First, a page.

As the Functional Movement Screen (FMS) continues to grow more popular, many people are looking for suggestions for corrective exercises based on someone’s FMS results. My friend Joe Heiler, who runs the SportsRehabExpert website that I am quite fond of, has a great guest post this week on some of his favorite corrective exercises. The post below is actually an exert from one of his many great articles at SportsRehabExpert.com, but he was kind enough to let me post it here. I think this is a great example of some of the amazing content that Joe has on his site.
If you are not familiar with Gray Cook’s Functional Movement Screen, you can read more about it from the official website, or check out Joe’s SportsRehabExpert.com website, as it has tons of great clinical examples of how to perform, interpret, and integrate the FMS and corrective exercises into your practice.
FMS Corrective Exercises
This week I wanted to post two of my favorite ‘core’ corrective exercises from the FMS that address the active straight leg raise and rotary stability patterns. If I could ever get my online account to work for the Journal of Bodywork and Manual Therapy I want to post Lederman’s article “The Myth of Core Stability” to open up some debate. He is definitely not a proponent of voluntary pre-activation of the abdominal muscles or core stability programs in general. Long story so I want to post it, but the take home in the end for me was that the more we can be quiet and let the patient figure it out for themselves, the more natural (or reflex) the effect. Not too far off from what Gray Cook has been saying as well as the Prague School folks.
So back to the FMS corrective exercises. I want to introduce the Unsupported Active Straight Leg Raise and the Anti-Rotation Frontal Plane Leg Lowering corrective exercises. I really like these two corrective exercises for a few reasons and especially in certain situations:
- They both give the patient the chance to ‘figure it out’
- They are a lot harder than they look
- I’ve had quite a few athletes post-ACL reconstruction lately, some non weight bearing due to meniscal repair, so these corrective exercises have been great additions to their program.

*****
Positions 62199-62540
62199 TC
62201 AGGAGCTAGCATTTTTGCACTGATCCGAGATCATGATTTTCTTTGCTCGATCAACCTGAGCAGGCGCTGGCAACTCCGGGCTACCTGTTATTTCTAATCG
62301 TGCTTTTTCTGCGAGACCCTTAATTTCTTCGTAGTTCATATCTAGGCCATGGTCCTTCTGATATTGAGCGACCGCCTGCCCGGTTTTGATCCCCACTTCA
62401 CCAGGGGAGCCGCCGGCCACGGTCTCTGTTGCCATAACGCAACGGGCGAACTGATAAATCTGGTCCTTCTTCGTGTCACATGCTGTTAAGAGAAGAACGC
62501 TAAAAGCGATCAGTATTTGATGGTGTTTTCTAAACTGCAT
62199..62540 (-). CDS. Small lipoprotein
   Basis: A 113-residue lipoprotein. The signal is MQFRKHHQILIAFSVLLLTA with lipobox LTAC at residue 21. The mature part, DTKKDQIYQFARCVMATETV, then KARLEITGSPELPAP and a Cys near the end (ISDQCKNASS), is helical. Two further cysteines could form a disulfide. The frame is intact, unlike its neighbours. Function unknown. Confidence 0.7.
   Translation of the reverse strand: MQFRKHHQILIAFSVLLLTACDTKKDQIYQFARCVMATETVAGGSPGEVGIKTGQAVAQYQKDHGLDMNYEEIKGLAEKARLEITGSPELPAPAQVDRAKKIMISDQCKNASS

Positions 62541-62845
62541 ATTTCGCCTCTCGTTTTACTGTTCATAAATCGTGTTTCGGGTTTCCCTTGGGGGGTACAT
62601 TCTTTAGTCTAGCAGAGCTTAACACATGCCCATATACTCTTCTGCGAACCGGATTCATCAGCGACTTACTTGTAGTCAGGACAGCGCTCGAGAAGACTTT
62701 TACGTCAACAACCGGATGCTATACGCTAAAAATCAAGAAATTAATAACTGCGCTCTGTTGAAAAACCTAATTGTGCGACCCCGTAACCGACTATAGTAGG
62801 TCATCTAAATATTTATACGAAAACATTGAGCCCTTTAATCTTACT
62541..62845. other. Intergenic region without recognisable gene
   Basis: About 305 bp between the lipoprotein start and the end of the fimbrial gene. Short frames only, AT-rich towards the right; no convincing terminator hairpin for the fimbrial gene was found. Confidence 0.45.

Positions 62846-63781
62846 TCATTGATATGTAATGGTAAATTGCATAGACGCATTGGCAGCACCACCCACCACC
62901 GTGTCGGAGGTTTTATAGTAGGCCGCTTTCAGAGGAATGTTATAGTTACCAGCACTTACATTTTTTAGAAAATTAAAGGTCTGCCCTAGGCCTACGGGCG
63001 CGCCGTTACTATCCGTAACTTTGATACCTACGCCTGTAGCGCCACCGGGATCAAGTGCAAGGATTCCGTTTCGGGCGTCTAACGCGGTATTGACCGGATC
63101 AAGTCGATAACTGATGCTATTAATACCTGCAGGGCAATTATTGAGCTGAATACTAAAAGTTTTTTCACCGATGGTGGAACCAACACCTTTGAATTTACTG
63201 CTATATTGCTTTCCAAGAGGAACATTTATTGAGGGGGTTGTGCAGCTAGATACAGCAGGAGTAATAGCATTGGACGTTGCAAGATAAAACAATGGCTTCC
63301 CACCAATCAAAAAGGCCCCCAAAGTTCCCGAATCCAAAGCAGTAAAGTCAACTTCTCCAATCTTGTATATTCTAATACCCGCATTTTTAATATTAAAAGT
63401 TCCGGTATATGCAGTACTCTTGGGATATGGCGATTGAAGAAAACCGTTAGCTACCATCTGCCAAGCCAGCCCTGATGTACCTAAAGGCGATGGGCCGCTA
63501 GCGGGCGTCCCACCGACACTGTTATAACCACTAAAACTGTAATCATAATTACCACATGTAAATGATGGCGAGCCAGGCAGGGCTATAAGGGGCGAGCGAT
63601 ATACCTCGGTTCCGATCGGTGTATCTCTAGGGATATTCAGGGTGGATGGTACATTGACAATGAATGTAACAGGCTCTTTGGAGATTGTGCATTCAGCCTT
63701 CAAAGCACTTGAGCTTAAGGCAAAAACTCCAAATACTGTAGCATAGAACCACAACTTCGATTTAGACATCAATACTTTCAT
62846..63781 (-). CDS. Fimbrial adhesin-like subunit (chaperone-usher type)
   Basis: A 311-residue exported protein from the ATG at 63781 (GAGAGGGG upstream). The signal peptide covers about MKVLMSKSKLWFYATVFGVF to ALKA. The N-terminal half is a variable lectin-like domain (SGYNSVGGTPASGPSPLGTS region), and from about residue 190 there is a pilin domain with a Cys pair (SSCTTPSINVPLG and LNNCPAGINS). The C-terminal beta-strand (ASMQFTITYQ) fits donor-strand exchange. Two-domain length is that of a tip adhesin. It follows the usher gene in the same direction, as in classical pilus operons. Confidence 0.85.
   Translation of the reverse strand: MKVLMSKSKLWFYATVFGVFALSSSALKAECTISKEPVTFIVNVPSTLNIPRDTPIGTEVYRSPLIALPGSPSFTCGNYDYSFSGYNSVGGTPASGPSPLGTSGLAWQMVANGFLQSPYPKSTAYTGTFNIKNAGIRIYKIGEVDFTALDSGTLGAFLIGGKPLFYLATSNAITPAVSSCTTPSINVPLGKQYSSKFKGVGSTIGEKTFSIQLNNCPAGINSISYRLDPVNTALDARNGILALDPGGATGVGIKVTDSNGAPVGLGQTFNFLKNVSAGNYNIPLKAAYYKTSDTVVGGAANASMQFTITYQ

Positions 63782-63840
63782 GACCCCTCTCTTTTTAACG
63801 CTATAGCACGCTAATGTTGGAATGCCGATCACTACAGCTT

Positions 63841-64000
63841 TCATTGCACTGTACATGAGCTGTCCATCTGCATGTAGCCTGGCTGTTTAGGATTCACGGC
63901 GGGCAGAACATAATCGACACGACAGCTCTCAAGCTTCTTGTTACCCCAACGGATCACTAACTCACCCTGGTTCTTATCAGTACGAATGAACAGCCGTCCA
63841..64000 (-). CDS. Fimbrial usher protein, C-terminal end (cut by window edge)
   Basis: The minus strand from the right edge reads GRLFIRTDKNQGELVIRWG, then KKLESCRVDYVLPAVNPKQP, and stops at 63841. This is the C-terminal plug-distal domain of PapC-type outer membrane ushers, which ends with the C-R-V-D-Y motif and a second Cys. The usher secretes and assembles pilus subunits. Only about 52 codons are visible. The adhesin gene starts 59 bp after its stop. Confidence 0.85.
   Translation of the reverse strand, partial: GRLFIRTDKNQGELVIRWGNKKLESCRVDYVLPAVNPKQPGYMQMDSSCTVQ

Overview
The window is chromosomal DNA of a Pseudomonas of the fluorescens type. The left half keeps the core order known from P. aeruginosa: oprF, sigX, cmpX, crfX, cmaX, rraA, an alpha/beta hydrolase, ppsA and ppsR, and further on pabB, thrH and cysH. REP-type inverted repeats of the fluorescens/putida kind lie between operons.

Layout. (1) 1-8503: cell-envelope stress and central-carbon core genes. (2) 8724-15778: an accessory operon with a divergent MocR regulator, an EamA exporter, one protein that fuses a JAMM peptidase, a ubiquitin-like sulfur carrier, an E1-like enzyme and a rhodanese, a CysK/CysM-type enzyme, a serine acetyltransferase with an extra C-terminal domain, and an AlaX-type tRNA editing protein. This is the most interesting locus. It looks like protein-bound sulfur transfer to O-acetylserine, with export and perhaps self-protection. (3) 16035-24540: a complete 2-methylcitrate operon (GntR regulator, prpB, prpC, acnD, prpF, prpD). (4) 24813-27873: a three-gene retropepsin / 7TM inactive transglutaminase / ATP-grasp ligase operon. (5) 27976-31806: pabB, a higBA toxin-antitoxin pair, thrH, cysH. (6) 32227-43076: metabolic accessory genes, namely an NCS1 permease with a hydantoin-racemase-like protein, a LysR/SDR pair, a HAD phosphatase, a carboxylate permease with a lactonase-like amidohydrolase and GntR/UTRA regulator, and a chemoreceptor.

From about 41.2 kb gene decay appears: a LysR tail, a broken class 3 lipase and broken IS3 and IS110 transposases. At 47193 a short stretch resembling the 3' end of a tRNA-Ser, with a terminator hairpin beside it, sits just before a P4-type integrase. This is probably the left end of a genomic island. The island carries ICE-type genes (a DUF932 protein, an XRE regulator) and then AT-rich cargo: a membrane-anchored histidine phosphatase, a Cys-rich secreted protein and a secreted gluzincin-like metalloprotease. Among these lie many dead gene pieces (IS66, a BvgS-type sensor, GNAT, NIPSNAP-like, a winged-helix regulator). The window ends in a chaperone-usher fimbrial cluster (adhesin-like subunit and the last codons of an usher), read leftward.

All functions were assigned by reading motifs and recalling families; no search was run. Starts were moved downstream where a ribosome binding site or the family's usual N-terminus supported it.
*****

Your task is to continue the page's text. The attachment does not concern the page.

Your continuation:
- With the post-surgical athletes, I want to address as many of the SFMA/FMS patterns as I am able right away so when it comes time to single leg squat, run, jump, etc I’m not wasting time trying to cue athletes out of a valgus collapse. I’ve already addressed the ‘core’ and hip mobility/stability issues through corrective exercises.
What you don’t want to do is coach the patient on how to contract/brace/hollow, or where, or when, or anything else like that. Let them figure out how to move their limbs keeping a stable base.
FMS Corrective Exercises – Unsupported Active Straight Leg Raise
The below video shows the unsupported active straight leg raise corrective exercise for the active straight leg raise component of the functional movement screen.
- Clear the Active Straight Leg Raise first to utilize a full range of motion. If not, you will need to limit the motion (i.e. lower the leg to a box instead of the ground). You can do this no problem if you are dealing with a hip flexion/extension mobility issue but not if it is an obvious core instability limiting hip separation.
- Instruct them to keep the non-moving leg vertical. Its nice if the athlete can maintain full extension on both legs but really I only cue it on the leg being lowered to get max hip extension.
- If the non-moving leg will not remain vertical then you know they are losing stability at that moment. The non-moving leg may flex at the knee slightly but the femur should remain vertical.
- Will often let them use their hands to press into the floor to get them started doing it right. You can see in the video his arms are out and palms up so he can’t do much to help from there.
FMS Corrective Exercise – Anti-Rotation Frontal Plane Leg Lowering
The below video demonstrates the anti-rotation frontal plane leg lowering corrective exercise for the rotary stability component of the functional movement screen.
- Instruct them to keep the non-moving leg vertical. A likely compensation is to let that leg move further laterally as a counter weight to the leg being lowered.
- My other instruction is to keep the belly button facing the ceiling at all times. Simple as that.
- Will often let them use their hands to press into the floor to get them started doing it right. From there go palms up, and then go to no hands at all.
Rotary Stability is a difficult pattern to correct so get the athlete rolling and work this correction in between sets and you’ll be surprised what a difference they make.
Thanks Joe for the great contribution. If you are not familiar with SportsRehabExpert.com, the Functional Movement Screen, or corrective exercises, you are really missing out – Joe’s website is outstanding and I am always on there learning new things.